CMS Announces Comprehensive Care for Joint Replacement Model:VTAgency Includes Waivers for Telehealth

On July 9, 2015, CMS announced the Comprehensive Care for Joint Replacement (“CCJR”) Model. The proposed initiative seeks to hold hospitals accountable for the quality and cost of care provided through the entire hip and knee surgery process. CMS is accepting comments on the proposed model until September 8, 2015.

The proposed two-year model is intended to support better and more efficient care for those patients undergoing hip and knee replacements (also known as lower extremity joint replacements or “LEJR”). The model is designed to test retrospective bundled payment of episodic care for these common surgeries that cost more than $7 billion for hospitalization alone in 2013. Ideally, hospitals, physicians, and post-acute care providers will work together to improve quality and coordination of care throughout the entire surgical and recovery process. Participating hospitals will be held financially accountable for the quality and cost of a beneficiary’s entire episode of care, which continues 90 days after discharge. The hospital will either be financially rewarded or penalized depending on the care provided.

In order to improve the effectiveness of care coordination, CMS will provide additional tools. CMS proposes to do the following:

1) Provide hospitals with relevant spending and utilization data to aid hospitals in developing their target price.

2) Waive certain Medicare requirements to encourage flexibility:

  • Waive the requirement for a three-day inpatient hospital stay prior to admission for a covered skilled nursing facility (“SNF”) stay under certain conditions.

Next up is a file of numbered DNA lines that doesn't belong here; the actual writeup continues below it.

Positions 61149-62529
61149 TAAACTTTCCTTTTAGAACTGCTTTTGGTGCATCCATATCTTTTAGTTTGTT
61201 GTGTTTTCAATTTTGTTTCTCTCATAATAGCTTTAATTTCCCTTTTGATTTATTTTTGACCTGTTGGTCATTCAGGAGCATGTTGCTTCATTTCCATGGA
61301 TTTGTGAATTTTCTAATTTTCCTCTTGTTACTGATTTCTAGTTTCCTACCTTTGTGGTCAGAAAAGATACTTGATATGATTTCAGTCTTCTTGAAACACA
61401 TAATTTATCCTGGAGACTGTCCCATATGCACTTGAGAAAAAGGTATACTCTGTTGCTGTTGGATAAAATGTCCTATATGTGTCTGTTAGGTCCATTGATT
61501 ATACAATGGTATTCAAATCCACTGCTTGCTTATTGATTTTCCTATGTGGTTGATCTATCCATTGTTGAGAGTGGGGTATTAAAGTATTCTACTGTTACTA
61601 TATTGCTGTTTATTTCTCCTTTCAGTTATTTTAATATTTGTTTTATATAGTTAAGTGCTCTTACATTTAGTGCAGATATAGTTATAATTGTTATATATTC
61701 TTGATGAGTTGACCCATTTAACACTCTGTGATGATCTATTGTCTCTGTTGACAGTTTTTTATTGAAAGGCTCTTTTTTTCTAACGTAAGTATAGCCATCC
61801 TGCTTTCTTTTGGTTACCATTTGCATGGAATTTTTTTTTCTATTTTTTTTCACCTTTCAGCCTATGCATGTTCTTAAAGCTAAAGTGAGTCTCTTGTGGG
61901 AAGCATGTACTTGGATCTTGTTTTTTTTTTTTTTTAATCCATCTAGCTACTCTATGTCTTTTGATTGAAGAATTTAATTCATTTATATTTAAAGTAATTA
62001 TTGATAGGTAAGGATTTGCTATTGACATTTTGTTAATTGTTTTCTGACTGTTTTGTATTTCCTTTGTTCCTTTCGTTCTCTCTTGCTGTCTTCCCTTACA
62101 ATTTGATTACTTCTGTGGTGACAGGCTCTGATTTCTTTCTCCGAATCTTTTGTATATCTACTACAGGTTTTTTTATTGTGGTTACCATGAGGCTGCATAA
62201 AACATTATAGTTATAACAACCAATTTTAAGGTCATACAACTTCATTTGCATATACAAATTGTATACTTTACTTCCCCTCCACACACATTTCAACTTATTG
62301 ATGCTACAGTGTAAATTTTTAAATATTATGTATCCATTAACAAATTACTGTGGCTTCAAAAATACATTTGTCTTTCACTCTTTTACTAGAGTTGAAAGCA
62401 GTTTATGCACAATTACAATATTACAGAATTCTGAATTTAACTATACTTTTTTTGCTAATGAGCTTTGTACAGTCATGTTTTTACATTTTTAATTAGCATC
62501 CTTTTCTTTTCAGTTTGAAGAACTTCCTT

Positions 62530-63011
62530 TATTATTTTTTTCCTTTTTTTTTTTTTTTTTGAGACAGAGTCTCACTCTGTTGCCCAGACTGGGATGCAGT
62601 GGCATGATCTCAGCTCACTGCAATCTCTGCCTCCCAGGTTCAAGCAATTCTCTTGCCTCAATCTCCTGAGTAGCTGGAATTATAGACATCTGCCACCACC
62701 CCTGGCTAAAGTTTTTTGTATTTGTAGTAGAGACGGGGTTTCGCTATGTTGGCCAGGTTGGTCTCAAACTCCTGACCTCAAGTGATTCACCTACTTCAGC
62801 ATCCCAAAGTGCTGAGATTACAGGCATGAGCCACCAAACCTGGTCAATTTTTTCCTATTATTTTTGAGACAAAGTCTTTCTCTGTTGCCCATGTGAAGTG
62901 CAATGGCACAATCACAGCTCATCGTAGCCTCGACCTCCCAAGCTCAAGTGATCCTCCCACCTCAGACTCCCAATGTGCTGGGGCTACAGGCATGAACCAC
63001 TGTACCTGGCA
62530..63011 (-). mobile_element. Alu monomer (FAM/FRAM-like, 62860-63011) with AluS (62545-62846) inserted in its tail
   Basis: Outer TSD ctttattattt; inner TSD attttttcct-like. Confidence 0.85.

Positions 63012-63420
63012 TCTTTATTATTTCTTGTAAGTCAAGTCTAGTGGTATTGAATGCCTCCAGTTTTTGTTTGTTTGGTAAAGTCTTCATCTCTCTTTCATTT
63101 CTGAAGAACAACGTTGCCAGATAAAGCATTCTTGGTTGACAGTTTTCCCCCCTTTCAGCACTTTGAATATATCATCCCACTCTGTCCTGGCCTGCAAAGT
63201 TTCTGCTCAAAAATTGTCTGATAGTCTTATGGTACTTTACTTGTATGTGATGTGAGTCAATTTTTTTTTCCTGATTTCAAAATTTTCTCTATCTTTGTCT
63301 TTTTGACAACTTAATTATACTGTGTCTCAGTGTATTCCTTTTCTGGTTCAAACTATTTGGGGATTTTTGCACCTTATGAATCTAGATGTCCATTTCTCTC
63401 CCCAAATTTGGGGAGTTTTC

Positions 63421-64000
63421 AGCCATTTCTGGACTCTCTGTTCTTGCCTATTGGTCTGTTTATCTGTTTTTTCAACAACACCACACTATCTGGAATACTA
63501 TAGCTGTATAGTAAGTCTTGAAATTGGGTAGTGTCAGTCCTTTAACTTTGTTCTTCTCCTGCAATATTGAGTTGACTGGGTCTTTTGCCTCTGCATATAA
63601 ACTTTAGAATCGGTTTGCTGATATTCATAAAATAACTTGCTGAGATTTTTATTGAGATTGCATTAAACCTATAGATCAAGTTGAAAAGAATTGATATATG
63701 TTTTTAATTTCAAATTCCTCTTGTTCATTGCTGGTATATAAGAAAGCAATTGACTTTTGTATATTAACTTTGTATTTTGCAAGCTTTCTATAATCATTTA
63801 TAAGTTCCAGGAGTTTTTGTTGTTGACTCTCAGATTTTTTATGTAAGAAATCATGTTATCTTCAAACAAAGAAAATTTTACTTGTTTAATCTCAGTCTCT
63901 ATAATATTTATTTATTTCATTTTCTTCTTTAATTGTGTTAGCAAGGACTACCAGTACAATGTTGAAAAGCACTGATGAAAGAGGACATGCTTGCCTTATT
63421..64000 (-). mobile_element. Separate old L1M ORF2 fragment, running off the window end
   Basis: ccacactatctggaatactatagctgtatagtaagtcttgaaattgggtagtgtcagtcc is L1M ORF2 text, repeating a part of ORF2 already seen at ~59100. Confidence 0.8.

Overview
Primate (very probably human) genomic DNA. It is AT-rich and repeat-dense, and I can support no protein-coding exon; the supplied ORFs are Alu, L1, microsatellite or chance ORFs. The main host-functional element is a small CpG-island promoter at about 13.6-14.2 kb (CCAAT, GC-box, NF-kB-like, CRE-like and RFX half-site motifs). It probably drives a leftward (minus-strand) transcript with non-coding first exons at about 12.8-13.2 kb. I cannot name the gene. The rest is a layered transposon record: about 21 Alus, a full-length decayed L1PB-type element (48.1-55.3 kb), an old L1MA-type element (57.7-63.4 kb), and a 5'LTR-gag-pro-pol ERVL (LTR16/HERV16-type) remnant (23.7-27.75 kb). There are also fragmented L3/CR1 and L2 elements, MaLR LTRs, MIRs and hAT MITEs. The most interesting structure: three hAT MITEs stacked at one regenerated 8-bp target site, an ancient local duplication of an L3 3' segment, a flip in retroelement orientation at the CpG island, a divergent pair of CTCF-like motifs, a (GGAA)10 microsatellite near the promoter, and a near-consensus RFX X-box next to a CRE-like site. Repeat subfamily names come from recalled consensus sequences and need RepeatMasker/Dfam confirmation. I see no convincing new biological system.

• Expand payment for telehealth services by removing geographic restrictions:

    • Proposal allows telehealth services to be furnished to eligible telehealth individuals when they are located at one of the eight originating sites without regard to the site meeting one of the geographic site requirements.
    • Further, the proposal removes the requirement that the eligible telehealth individual be in one of the eight approved originating sites when the otherwise eligible individual is receiving telehealth services in his or her home or place of residence, which will allow providers furnishing services to CCJR beneficiaries to utilize telemedicine for beneficiaries that are not classified as rural.

  • Allow certain types of physician-directed home visits for non-homebound beneficiaries.
  • Allow participating hospitals to enter into financial arrangements with collaborating providers and suppliers engaged in care redesign with the hospital and furnishing services to the beneficiary during a CCJR episode to share both payments and financial accountability.

3) Facilitate the sharing of best practices between participating hospitals with a learning and diffusion program.

physiciansThose hospitals currently participating in Model 1 or Phase II of Model 2 or 4 of the Bundled Payments for Care Improvement (“BPCI”) program will be unable to participate in the program because the agency has concerns that such participation would impair the ability of participants to succeed in the objectives of either program. Hospitals paid under the inpatient prospective payment system (“IPPS”) located in a metropolitan statistical area (“MSA”)—an urban area that has a population of at least fifty thousand people—and not involved in the BPCI models previously mentioned, will be required to participate in the program. Conversely, those hospitals located in non-MSA areas will be ineligible for the program.

The text of the proposed rule can be found at:

Instructions for commenting on the rule can be found at

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